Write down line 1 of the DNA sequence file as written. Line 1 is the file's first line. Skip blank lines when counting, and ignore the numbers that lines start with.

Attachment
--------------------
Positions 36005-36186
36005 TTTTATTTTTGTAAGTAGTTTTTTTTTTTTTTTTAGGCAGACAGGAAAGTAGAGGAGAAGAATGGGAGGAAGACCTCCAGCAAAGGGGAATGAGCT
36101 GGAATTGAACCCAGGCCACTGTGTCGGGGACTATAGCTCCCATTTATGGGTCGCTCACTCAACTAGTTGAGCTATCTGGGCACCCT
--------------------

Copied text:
Positions 36005-36186